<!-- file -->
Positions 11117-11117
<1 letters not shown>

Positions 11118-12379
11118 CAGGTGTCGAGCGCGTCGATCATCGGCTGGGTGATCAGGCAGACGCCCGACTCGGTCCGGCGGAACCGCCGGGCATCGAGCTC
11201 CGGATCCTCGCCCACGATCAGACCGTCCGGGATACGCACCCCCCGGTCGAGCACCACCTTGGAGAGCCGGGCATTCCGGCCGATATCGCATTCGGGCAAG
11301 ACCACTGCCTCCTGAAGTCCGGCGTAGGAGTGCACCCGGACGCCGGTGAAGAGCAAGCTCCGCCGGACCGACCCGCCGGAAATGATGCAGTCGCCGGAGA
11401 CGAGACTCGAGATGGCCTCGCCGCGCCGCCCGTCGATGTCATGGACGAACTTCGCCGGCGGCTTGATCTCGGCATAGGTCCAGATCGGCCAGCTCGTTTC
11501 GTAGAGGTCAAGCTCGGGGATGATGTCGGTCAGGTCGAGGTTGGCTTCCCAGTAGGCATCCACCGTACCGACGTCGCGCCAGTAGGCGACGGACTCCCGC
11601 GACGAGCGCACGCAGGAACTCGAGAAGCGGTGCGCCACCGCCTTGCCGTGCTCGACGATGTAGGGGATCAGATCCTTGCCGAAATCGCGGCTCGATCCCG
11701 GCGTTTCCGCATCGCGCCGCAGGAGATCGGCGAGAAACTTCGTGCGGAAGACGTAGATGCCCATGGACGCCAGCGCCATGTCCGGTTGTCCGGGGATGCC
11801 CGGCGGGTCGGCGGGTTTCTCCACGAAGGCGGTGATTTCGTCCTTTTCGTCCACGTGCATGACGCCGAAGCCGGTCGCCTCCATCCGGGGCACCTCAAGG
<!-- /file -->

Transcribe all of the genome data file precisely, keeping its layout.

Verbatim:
Positions 11117-11117
<1 letters not shown>

Positions 11118-12379
11118 CAGGTGTCGAGCGCGTCGATCATCGGCTGGGTGATCAGGCAGACGCCCGACTCGGTCCGGCGGAACCGCCGGGCATCGAGCTC
11201 CGGATCCTCGCCCACGATCAGACCGTCCGGGATACGCACCCCCCGGTCGAGCACCACCTTGGAGAGCCGGGCATTCCGGCCGATATCGCATTCGGGCAAG
11301 ACCACTGCCTCCTGAAGTCCGGCGTAGGAGTGCACCCGGACGCCGGTGAAGAGCAAGCTCCGCCGGACCGACCCGCCGGAAATGATGCAGTCGCCGGAGA
11401 CGAGACTCGAGATGGCCTCGCCGCGCCGCCCGTCGATGTCATGGACGAACTTCGCCGGCGGCTTGATCTCGGCATAGGTCCAGATCGGCCAGCTCGTTTC
11501 GTAGAGGTCAAGCTCGGGGATGATGTCGGTCAGGTCGAGGTTGGCTTCCCAGTAGGCATCCACCGTACCGACGTCGCGCCAGTAGGCGACGGACTCCCGC
11601 GACGAGCGCACGCAGGAACTCGAGAAGCGGTGCGCCACCGCCTTGCCGTGCTCGACGATGTAGGGGATCAGATCCTTGCCGAAATCGCGGCTCGATCCCG
11701 GCGTTTCCGCATCGCGCCGCAGGAGATCGGCGAGAAACTTCGTGCGGAAGACGTAGATGCCCATGGACGCCAGCGCCATGTCCGGTTGTCCGGGGATGCC
11801 CGGCGGGTCGGCGGGTTTCTCCACGAAGGCGGTGATTTCGTCCTTTTCGTCCACGTGCATGACGCCGAAGCCGGTCGCCTCCATCCGGGGCACCTCAAGG